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Make That At-Home Trim A Little Less Hairy With A Virtual Salon Visit


As weeks of staying at home have turned into months and salons and barbershops in most states continue to be closed, many of us are getting a little shaggy. Well, if you're too worried to take clippers to your own hair or your partner's, you could invite a professional into your home through video chat. Yeah, virtual haircuts are now a thing. NPR's Kat Lonsdorf gave it a try with a little help from NPR's Noah Caldwell.

KAT LONSDORF, BYLINE: On Week 6 of D.C.'s stay-at-home orders, my boyfriend wanted a haircut.

NOAH CALDWELL, BYLINE: It's getting unruly. It's getting way too long. It's starting to poke out the back and curl, which I hate.

LONSDORF: That's him - Noah Caldwell. He's also a producer on this show, and we're quarantining together. And I don't think he's alone in this feeling. I bet there are a lot of us out there, myself included, who are wishing we would have gotten a haircut in, say, early March, especially with all the video conferencing these days. Anyway, I was really his only shot at a trim right now, so we threw a sheet over a coffee-table-turned-barber's-chair, rounded up some tools - a comb, a spray bottle and sewing scissors. Everywhere is sold out of barber shears right now.


And then...

There we go.

I called in reinforcements.

Can you hear us?



LONSDORF: Hey there.

JaBarie Anderson - he's a hairstylist in Brooklyn, and he's given more than a hundred haircuts in the last few weeks all over the world...

ANDERSON: I've done Germany. I've done Dubai. I've cut hair for people in China, Paris.

LONSDORF: ...On Zoom.

ANDERSON: OK, so let's spray the hair down first. Let's get started there.


ANDERSON: So you have your comb.


ANDERSON: We're just going to spray the hair down.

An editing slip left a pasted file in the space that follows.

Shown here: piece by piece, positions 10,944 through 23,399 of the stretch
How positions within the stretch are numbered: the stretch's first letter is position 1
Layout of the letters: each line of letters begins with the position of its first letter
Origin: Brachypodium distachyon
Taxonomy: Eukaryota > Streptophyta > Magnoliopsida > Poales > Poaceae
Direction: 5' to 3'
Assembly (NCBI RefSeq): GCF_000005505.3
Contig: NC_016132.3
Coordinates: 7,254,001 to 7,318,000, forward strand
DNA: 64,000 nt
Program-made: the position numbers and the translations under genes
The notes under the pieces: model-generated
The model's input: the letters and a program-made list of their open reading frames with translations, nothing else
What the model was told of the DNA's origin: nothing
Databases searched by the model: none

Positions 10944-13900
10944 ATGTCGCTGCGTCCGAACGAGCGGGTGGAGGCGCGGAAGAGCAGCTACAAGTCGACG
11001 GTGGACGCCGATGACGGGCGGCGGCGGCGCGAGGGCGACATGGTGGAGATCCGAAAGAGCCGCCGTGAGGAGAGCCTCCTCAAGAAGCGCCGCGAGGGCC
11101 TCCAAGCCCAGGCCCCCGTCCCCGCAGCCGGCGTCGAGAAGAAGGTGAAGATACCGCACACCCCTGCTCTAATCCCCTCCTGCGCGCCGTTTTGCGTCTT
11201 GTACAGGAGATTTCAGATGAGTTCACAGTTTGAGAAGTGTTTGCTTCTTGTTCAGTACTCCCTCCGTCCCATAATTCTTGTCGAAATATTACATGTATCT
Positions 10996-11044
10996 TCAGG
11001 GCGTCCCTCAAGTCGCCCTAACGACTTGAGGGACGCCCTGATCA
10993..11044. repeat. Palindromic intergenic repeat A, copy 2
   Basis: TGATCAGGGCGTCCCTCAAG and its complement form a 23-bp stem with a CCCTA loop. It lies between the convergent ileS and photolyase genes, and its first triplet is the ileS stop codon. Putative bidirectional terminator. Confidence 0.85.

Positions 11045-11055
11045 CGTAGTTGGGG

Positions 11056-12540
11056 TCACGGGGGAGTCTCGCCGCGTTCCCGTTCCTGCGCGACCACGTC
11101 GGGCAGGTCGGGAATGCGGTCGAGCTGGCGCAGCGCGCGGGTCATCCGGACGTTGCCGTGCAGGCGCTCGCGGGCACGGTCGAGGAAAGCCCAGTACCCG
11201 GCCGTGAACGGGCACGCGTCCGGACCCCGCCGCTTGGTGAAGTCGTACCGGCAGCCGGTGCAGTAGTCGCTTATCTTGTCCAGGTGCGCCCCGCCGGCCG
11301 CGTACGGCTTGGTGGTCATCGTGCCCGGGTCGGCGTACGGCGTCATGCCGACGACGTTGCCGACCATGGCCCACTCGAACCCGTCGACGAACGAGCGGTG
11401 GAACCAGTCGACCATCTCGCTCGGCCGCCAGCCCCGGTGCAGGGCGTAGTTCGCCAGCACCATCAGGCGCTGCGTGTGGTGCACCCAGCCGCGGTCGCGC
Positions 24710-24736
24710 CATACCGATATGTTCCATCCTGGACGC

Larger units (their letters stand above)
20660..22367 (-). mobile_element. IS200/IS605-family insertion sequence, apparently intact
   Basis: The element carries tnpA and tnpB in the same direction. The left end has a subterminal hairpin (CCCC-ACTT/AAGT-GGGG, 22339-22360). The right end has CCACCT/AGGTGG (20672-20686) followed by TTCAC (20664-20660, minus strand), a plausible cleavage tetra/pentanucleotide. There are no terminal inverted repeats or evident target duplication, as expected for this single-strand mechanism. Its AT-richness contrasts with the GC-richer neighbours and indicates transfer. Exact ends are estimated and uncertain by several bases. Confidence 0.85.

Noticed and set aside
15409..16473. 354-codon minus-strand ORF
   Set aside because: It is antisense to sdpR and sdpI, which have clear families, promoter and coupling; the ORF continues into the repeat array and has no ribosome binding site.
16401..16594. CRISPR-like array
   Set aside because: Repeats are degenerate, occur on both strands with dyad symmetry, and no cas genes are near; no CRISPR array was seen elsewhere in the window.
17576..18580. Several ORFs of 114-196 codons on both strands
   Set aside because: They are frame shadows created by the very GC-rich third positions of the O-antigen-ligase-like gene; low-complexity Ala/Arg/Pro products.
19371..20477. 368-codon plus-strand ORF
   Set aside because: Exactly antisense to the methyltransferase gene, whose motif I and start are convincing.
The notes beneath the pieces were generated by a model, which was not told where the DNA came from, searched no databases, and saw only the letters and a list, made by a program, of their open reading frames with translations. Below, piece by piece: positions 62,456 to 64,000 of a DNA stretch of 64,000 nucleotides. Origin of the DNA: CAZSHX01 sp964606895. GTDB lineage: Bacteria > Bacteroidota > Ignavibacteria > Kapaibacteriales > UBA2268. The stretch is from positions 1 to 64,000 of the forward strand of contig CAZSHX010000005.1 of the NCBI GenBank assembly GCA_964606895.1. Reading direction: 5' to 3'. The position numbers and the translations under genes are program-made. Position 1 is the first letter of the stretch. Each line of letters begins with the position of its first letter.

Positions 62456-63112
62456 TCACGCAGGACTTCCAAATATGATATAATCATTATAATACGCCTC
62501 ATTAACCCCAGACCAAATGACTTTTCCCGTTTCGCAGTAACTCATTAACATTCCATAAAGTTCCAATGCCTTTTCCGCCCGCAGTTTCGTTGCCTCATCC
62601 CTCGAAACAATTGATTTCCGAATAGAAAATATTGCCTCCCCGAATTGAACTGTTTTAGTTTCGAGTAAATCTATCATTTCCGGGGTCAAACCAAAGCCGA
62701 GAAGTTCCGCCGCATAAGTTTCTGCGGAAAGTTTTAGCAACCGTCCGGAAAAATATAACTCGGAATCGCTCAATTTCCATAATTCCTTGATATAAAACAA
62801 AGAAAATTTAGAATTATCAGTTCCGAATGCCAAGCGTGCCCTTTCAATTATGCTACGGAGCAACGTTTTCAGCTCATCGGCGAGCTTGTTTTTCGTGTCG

LONSDORF: I found Anderson through a website called, which started just a few weeks ago. It's a side project for tech entrepreneur Greg Isenberg, who got the idea after a friend lost his job as a barber when the coronavirus hit.

GREG ISENBERG: I'm like, well, I need a haircut, and my girlfriend has been telling me that she wants to cut my hair. I was like, how about you hop on a FaceTime? You teach her, and I'll give you some money. And I did it, and it was pretty cool. And I realized, you know what? Maybe other people out there might want a similar service.

LONSDORF: The site now has dozens of stylists and barbers. And for about the price of a normal haircut, you'll be connected with one from around the world. That might seem a bit steep, paying that much to do the actual cutting yourself. But essentially all the money goes directly into the pockets of the barbers and stylists who are otherwise laid off. And Isenberg's site isn't the only place doing this. Virtual barbershops and salons have started to pop up locally, too, from San Francisco to Ottawa to Tokyo.

ANDERSON: OK. So now we're going to take our scissors that we have - or our shears. Well, I have shears. You have scissors.

LONSDORF: (Laughter).

ANDERSON: It's going to be palm to palm, so our palms should be holding our shears.

LONSDORF: Is that good?

ANDERSON: Yep, that's good.



LONSDORF: Anderson says the income from doing all this has been really helpful.

ANDERSON: It took a big weight off of me because now I'm able to, like, provide for my rent. I have a younger brother who's in college. If he needs my help or my mom, I can do that.

LONSDORF: And the haircut...

Oh, God. Did I cut you?

CALDWELL: No - getting close.

LONSDORF: Well, for the most part, it was a success.

ANDERSON: Yeah, looks pretty good.

LONSDORF: So is that done then?

ANDERSON: Yes. You are all set.

LONSDORF: Did we do it?


LONSDORF: What do you think?

CALDWELL: Yeah, it feels great. I'm relieved there was no bloodshed.

LONSDORF: Same - and if anyone out there has an extra pair of barber shears, we would happily take those off your hands.

Kat Lonsdorf, NPR News.


RAY STEVENS: (Singing) When you get a haircut, be sure to go back home. When you get a haircut, get a barber you have known since you were a little, bitty boy sitting in a booster chair, or you might look like Larry, Moe or Curly if a stranger cuts your hair. Transcript provided by NPR, Copyright NPR.